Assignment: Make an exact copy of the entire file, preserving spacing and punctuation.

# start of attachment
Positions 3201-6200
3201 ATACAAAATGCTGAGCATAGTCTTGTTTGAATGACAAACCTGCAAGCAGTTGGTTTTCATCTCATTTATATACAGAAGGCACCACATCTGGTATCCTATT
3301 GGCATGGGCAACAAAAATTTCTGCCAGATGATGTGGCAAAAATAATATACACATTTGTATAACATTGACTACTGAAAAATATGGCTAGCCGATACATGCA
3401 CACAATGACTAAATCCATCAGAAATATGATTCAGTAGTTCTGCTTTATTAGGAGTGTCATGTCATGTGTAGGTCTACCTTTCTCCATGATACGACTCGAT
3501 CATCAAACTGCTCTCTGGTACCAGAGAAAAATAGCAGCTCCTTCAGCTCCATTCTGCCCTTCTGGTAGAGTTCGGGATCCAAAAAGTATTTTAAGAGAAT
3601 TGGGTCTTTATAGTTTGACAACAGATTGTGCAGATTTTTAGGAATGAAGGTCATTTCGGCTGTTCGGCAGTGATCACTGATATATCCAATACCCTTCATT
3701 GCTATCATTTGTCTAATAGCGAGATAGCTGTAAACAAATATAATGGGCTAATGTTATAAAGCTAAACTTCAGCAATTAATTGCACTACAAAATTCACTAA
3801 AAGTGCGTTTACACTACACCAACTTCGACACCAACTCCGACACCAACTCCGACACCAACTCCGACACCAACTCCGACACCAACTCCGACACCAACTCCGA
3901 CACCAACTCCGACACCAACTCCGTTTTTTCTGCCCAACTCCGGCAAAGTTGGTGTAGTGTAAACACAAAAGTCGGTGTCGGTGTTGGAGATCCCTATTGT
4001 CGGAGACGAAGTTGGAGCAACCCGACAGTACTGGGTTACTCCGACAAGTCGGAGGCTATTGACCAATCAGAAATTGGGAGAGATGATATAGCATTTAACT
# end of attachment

Positions 3201-6200
3201 ATACAAAATGCTGAGCATAGTCTTGTTTGAATGACAAACCTGCAAGCAGTTGGTTTTCATCTCATTTATATACAGAAGGCACCACATCTGGTATCCTATT
3301 GGCATGGGCAACAAAAATTTCTGCCAGATGATGTGGCAAAAATAATATACACATTTGTATAACATTGACTACTGAAAAATATGGCTAGCCGATACATGCA
3401 CACAATGACTAAATCCATCAGAAATATGATTCAGTAGTTCTGCTTTATTAGGAGTGTCATGTCATGTGTAGGTCTACCTTTCTCCATGATACGACTCGAT
3501 CATCAAACTGCTCTCTGGTACCAGAGAAAAATAGCAGCTCCTTCAGCTCCATTCTGCCCTTCTGGTAGAGTTCGGGATCCAAAAAGTATTTTAAGAGAAT
3601 TGGGTCTTTATAGTTTGACAACAGATTGTGCAGATTTTTAGGAATGAAGGTCATTTCGGCTGTTCGGCAGTGATCACTGATATATCCAATACCCTTCATT
3701 GCTATCATTTGTCTAATAGCGAGATAGCTGTAAACAAATATAATGGGCTAATGTTATAAAGCTAAACTTCAGCAATTAATTGCACTACAAAATTCACTAA
3801 AAGTGCGTTTACACTACACCAACTTCGACACCAACTCCGACACCAACTCCGACACCAACTCCGACACCAACTCCGACACCAACTCCGACACCAACTCCGA
3901 CACCAACTCCGACACCAACTCCGTTTTTTCTGCCCAACTCCGGCAAAGTTGGTGTAGTGTAAACACAAAAGTCGGTGTCGGTGTTGGAGATCCCTATTGT
4001 CGGAGACGAAGTTGGAGCAACCCGACAGTACTGGGTTACTCCGACAAGTCGGAGGCTATTGACCAATCAGAAATTGGGAGAGATGATATAGCATTTAACT